Creating an equity & inclusion team in a white-dominated nonprofit is a business fraught with peril. Picture it*: You're launching your internal equity & inclusion action team. On this team of 10, only 2 people identify as POC. Of those 2, neither has a management role, and most of the other people on the team are managers or executive level.
You're probably asking yourself if those 2 people feel tokenized by their invitation to join the team. From Helen Kim Ho:
Tokenism is, simply, covert racism. Racism requires those in power to maintain their privilege by exercising social, economic and/or political muscle against people of color (POC). Tokenism achieves the same while giving those in power the appearance of being non-racist and even champions of diversity because they recruit and use POC as racialized props.
You have one-on-one conversations with the folks you're inviting onto the team, and one POC brings up some serious reservations. Among other things, he feels:
- suspicious of what you really expect him to contribute given his non-management position in the organization;
- unsure that he will feel heard in the room;
- skeptical that he won't be putting his job on the line by speaking the truth about his experience in the organization;
- incredulous about the idea that a group of mostly white managers are going to lead any real change.
So, yeah. Serious skepticism from someone who has a right to be skeptical. In examining whether this is a case of tokenization--which, as a reminder, would be using 2 staff POC to show that the team is a diverse bunch while continuing to hoard power among the white managers in the room--you really have to ask some questions:
Why are these 2 people--and not other POC--specifically being asked to join the team?
Are the team leaders prepared to relinquish power such that the white voices in the room are not constantly centered?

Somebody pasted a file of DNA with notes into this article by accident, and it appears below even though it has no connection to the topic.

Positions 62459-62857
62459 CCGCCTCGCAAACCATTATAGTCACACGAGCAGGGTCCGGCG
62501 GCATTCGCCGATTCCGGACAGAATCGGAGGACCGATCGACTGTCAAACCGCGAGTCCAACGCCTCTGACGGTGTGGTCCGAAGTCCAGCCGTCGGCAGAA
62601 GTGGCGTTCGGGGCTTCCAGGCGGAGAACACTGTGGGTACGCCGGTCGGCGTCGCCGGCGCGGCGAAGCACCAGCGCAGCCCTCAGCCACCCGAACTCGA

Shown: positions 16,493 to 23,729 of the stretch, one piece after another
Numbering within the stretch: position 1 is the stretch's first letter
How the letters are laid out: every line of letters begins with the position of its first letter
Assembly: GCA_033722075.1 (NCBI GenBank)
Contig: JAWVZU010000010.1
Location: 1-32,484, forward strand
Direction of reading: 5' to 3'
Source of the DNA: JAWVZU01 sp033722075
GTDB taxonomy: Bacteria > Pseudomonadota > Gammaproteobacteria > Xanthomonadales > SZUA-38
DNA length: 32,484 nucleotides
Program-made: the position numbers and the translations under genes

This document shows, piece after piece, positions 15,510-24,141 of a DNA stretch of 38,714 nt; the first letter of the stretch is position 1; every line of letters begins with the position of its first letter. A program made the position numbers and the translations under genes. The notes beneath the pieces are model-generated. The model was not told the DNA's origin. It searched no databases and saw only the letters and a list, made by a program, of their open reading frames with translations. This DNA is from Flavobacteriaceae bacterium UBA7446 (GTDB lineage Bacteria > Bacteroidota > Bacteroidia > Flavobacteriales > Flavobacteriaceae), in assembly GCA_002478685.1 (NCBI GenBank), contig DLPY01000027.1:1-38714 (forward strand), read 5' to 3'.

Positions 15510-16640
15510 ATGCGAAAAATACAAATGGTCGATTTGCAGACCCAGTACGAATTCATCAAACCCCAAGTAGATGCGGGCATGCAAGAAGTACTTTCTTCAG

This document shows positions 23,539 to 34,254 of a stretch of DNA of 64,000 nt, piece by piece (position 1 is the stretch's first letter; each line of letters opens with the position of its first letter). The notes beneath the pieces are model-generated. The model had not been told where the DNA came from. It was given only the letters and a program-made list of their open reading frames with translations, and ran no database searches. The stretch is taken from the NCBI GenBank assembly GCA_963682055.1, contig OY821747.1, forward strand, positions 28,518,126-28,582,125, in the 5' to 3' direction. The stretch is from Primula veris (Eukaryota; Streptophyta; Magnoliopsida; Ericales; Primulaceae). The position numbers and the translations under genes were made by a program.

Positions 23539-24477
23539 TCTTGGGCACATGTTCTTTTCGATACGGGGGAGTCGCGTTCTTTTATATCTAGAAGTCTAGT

These are challenging questions to answer, and the right answers are extremely hard to live up to.
This conversation brings up questions beyond tokenization, most of which are applicable to every organization I've worked with. Chief among these is the very basic Why aren't there more managers of color in this organization? Also important: Is this employee right to worry about his voice being heard and his job being on the line?
I can't answer these questions for your organization, but I can ask--and you should be asking them of yourselves.
In my real-life day job, I'd be somewhat confident in my ability to help amplify this man's voice and certainly confident in my power to protect his job. If I'm in the room when an equity team meets, I can help to de-center the white voices (though I, as a white person operating in a white-dominated organization, have to be constantly vigilant to make sure I am helping and not hurting).
Sadly, as a fish doesn't see the water she swims in, even your most well-intentioned white leaders likely don't see the white supremacy culture they are perpetuating, so yes--often, a white person in leadership has to promise to protect/lift up a person of color just so he feels like his presence on an equity committee isn't a threat to his job. That may be actual irony, folks. Get to work.
*Shout out to Sophia Petrillo, obviously.